Shemini – A thought for the week by Michael Lewis

With the Sedra this week we come to the very middle of the Torah. We begin with Moses instructing Aaron and his four sons, Nadab, Abihu, Eleazar and Ithamar together with the Elders of Israel in the performance of the sacrifices.

Aarons’ first two sons, Nadab and Abihu, had accompanied Moses onto Mount Sinai (where they saw God on a pavement of Sapphires). They would go on to be consumed with fire because they offered אֵ֣שׁ זָרָ֔ה (foreign fire).

The last part of the Sedra sets out not just kosher and non-kosher food but also the laws of purity. Whatever the rationale might be behind the laws of kashrut what we eat has an impact on how we live and reflects our values. We are being instructed to differentiate; to define ourselves as Jews.

The question is often asked; why were Nadab and Abihu punished so severely? Was it for their motives or them physically carrying out the deed of offering the strange fire?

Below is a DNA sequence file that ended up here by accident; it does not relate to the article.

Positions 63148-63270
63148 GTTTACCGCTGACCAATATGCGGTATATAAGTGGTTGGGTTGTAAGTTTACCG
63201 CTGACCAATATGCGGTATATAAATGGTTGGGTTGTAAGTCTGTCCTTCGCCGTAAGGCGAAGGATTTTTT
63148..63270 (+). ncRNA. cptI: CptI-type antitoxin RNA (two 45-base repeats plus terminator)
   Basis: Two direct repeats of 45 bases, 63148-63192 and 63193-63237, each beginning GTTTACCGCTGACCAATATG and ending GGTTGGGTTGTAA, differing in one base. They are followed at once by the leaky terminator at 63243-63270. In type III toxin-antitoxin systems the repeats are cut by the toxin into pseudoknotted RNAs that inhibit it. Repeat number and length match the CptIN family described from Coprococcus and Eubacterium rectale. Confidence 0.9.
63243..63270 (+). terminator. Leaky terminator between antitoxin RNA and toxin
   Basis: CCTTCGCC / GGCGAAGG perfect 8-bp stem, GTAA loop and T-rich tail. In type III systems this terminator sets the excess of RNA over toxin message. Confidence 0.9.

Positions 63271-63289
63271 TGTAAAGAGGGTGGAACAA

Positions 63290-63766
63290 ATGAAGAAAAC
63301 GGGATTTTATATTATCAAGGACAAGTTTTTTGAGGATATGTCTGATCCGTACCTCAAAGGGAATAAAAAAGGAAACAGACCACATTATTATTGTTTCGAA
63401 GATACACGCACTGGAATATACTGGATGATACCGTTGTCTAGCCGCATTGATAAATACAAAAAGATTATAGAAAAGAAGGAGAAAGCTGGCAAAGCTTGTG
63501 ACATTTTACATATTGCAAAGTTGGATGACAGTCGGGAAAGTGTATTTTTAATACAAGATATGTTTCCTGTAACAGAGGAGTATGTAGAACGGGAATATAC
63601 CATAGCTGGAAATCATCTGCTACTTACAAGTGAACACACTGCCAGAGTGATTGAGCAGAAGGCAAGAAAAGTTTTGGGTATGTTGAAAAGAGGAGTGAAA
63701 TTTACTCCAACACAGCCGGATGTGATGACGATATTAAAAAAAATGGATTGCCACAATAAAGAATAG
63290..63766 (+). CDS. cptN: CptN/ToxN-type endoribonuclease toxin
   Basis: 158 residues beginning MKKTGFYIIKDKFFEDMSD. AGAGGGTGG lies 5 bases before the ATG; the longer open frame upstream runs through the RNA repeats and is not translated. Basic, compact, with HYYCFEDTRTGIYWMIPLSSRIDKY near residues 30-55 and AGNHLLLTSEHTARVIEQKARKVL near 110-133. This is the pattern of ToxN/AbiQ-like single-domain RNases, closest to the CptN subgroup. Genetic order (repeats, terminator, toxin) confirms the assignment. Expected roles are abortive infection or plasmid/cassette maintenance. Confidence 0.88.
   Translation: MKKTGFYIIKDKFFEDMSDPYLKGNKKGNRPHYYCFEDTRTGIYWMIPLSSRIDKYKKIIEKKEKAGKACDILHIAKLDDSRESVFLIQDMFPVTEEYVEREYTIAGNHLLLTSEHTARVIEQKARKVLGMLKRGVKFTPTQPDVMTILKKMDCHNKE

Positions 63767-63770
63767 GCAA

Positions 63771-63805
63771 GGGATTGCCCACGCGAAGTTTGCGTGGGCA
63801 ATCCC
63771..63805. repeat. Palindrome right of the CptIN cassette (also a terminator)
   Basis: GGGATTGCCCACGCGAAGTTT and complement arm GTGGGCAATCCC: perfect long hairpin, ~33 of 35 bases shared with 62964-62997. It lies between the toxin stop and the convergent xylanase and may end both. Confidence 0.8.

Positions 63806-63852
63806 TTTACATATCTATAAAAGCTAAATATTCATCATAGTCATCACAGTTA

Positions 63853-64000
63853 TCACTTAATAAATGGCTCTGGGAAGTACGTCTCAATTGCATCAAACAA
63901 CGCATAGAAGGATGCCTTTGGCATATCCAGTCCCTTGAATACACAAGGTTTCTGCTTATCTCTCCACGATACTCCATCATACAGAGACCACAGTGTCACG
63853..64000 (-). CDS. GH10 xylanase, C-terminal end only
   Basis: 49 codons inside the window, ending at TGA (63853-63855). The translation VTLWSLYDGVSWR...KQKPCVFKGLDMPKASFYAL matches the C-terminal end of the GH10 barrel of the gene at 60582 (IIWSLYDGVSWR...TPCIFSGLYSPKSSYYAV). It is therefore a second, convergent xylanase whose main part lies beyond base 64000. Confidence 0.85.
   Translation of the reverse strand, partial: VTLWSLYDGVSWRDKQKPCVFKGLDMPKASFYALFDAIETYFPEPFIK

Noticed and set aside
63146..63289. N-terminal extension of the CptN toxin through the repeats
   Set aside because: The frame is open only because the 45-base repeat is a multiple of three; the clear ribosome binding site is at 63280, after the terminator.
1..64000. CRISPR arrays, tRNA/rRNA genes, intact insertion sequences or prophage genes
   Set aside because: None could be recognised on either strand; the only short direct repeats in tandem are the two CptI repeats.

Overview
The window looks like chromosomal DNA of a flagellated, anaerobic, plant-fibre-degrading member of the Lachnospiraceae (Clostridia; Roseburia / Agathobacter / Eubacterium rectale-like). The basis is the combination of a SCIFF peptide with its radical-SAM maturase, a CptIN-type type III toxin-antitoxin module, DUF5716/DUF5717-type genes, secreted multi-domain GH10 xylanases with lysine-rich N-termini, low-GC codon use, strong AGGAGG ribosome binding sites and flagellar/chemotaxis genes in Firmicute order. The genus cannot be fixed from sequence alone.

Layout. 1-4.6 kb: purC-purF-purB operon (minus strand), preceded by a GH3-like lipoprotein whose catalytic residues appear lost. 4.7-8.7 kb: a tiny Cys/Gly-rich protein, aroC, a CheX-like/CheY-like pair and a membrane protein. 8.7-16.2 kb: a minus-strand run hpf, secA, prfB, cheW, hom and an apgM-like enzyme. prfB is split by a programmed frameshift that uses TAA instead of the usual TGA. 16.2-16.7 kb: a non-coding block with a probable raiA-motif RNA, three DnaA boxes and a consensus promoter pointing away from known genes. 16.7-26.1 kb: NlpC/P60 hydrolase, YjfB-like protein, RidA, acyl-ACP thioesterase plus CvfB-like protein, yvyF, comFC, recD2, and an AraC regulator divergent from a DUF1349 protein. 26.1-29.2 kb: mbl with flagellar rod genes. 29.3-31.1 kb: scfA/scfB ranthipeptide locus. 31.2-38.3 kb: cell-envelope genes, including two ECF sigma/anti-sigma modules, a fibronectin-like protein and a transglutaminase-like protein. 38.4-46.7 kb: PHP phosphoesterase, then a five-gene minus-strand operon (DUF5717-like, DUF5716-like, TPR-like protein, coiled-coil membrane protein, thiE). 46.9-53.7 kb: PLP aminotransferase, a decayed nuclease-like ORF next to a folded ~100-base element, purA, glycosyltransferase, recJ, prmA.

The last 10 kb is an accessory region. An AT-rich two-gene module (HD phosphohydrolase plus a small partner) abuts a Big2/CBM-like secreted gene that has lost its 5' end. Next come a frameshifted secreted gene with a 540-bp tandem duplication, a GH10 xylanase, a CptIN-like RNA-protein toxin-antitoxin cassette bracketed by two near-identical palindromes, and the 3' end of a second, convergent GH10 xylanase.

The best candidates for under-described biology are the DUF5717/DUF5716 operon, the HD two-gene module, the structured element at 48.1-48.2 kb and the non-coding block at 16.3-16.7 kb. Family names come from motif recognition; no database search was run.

They were “enthusiasts”, but not in the way we now describe such individuals. (The noun enthusiasm comes from the Greek word enthousiasmos, meaning “possessed by a god, inspired.”) Such people, full of religious passion, believe that God inspires them. They may claim to be “holy” but they are also potentially dangerous. Claiming to represent the only way to serve God can lead to despising those Jews for whom their Judaism is a matter of ongoing, lifetime engagement with the world.

Freedom to question is part of our nature but defining ourselves also means setting boundaries. There will always be the challenge of defining ourselves in the modern world whilst holding on to our history and our core. Do we define our practice solely by reference to other times and places or do we heed the advice to “seek the Judge who is in your day”. Which Judges should we listen to? (There was a time when Chicken and Turkey were considered non-kosher!)

It has been said that ”it is not easy to be a Jew”. Being inspired by God whilst balancing law and custom together with a search for and respect for our boundaries has been a fundamental guide to how we survive.

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